Real oil price plunge pushes major producers to the brink

The prices of actual barrels of multiple crude streams in Europe, Asia and Africa have plunged to as little as $5 a barrel, dragging down the entire physical oil market and increasingly distressing major producers.

The Dated Brent benchmark, a global reference for nearly two-thirds of the world’s physical flows, plunged to $13.24 a barrel on Tuesday, the lowest since 1999, according to price reporting agency S&P Global Platts.

As Dated Brent is used for determining the price of many other physical grades, that means that key European and African crude streams will now sell under $10 or even $5 a barrel, since many are at hefty discounts to the benchmark, traders said. Grades in Asia are at rock bottom too. That’s in contrast with a fiscal breakeven of about $133 a barrel for crude in Nigeria, or Iraq which needs about $60 a barrel.

Stockpiles the world over are expanding rapidly because of the demand hit caused by Covid-19, and space to store the glut is running out.

Market meltdown

“Right now it’s bad,” says Johannes Benigni, founder of consultant JBC Energy GmbH. “What we see right now is obviously a meltdown in the market. The market is running into tank tops.”

Among the grades hardest hit are those most exposed to buying in what’s known as the spot market — for immediate supply. That’s particularly the case in West Africa, where one of Nigeria’s main streams, Bonny Light crude would be pricing a little over $8 a barrel if Dated Brent stays where it is.

Millions of barrels of crude from the nation remain unsold and planned future loadings are almost a week late, traders said. Nigeria will have to cut production with or without an OPEC agreement because it has nowhere to store its crude, the CEO of state oil company NNPC told a local publication.

Globally, producers have taken at least 1.9 million barrels a day of supply offline this month, meaning less revenue at lower prices, according to consultant Rystad Energy.


In the Mediterranean, the jet-fuel-rich CPC Blend that comes mostly from Kazakhstan is effectively about $9 below Dated Brent. That implies a real-world price of about $4 a barrel if the market stays as it is. Azerbaijan’s state oil company Socar said its Azeri Light crude price fell to a record low on Wednesday. The key North Sea Forties grade is a little under $10.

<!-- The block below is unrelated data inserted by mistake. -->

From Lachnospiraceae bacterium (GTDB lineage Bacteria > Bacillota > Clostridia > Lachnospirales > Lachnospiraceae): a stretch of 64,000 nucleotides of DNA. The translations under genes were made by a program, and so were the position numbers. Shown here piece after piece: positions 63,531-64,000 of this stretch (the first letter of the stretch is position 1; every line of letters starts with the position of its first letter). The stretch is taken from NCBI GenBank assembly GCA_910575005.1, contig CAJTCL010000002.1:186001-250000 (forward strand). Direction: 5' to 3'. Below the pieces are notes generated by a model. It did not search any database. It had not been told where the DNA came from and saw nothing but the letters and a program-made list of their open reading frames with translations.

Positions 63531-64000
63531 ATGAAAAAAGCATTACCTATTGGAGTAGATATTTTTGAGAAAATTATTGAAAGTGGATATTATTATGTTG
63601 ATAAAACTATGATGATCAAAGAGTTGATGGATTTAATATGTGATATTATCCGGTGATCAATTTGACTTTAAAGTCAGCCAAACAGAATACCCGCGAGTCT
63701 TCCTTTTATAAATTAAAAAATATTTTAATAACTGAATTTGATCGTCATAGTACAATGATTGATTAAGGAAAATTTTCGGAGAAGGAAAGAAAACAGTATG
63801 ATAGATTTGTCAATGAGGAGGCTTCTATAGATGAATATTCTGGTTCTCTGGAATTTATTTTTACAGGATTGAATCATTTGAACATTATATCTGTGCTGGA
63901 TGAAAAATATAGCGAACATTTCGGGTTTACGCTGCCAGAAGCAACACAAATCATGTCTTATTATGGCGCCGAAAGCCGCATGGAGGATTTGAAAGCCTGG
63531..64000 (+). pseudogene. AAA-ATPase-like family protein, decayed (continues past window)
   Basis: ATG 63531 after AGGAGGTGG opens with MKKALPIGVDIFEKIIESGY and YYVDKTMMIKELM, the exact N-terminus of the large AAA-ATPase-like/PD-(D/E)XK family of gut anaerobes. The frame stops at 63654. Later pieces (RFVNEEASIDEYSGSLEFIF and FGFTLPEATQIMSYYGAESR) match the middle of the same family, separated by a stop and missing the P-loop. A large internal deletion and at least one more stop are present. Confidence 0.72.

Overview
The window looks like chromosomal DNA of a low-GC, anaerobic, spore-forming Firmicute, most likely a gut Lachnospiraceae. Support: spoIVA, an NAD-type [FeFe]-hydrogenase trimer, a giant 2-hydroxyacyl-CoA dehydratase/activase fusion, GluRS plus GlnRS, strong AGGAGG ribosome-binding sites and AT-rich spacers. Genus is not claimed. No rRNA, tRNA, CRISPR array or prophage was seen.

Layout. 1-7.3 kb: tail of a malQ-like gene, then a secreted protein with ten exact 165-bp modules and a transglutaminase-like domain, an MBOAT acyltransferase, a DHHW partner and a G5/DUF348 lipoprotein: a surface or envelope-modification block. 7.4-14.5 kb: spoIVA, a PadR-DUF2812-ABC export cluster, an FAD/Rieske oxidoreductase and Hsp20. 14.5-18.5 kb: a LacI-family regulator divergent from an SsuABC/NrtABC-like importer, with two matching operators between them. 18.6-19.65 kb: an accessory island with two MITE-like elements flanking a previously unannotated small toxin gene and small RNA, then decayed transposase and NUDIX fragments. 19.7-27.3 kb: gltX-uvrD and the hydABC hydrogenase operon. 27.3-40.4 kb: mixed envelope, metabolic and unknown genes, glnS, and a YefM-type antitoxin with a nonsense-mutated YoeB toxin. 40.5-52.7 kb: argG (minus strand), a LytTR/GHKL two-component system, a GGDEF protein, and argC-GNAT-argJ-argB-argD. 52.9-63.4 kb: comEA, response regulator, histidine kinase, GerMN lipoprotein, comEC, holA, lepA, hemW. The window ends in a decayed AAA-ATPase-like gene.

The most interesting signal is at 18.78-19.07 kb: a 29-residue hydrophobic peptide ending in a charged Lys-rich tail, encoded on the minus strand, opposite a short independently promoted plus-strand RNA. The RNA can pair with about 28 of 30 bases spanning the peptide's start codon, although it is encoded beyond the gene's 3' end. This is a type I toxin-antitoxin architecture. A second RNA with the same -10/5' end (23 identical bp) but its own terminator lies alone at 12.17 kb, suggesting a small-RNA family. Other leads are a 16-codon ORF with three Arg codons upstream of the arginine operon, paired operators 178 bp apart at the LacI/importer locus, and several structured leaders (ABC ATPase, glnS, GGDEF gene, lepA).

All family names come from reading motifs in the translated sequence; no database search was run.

In Asia, Timor’s Bayu Undan condensate is trading for less than $5 a barrel, while supplies from Sakhalin in Russia are heavily discounted too. Qatari medium-sour Al-Shaheen crude for June loading was priced at less than $15.

Iraq’s Basrah Light crude will be priced $8.30 below Dated Brent in May, which at current levels would be about $5. The country, OPEC’s second largest producer, said earlier this month it has had trouble marketing its crude, especially to India, as a result of the glutted market.

Most of physical European and West Africa crude is valued below 10 $/bbl. that’s for the light stuff.

— petromatrix (@petromatrix) April 22, 2020

The plunge in the physical market outside North America comes two days after U.S. crude turned negative.

In North America, Bakken crude from North Dakota fell as low as minus $37.63 this week, while smaller grades were posted below minus $50. WTI Midland, the U.S.’s top exported grade, is loading for about $6 a barrel this month, according to a person with knowledge of the situation. The grade was sold for a discount of between $12 and $14 per barrel to benckmark ICE Brent at the end of March. With the global glut, the discounts keep widening, with bids for May-loading cargoes at minus $15 to $20.

The slide is a sign of how far refinery demand has fallen. Plants from Portugal to Italy and the U.S. have shut down since the crisis began as their storage tanks are full. Consumption of some oil products in France as fallen by as much as 95{e93887a69cdd95d753f466db084bbc3aa0067124675315461d28d68a72842cc2} since the coronavirus pandemic began. Total SA said recently that it might not be able to keep its refineries open for another month.

“This is going to be horrible for many, the market just isn’t set up to cope for such swings in demand,” said Christopher Haines, an oil analyst at consultant Energy Aspects.

-With assistance from Sharon Cho, Serene Cheong, Lucia Kassai and Brian Wingfield.

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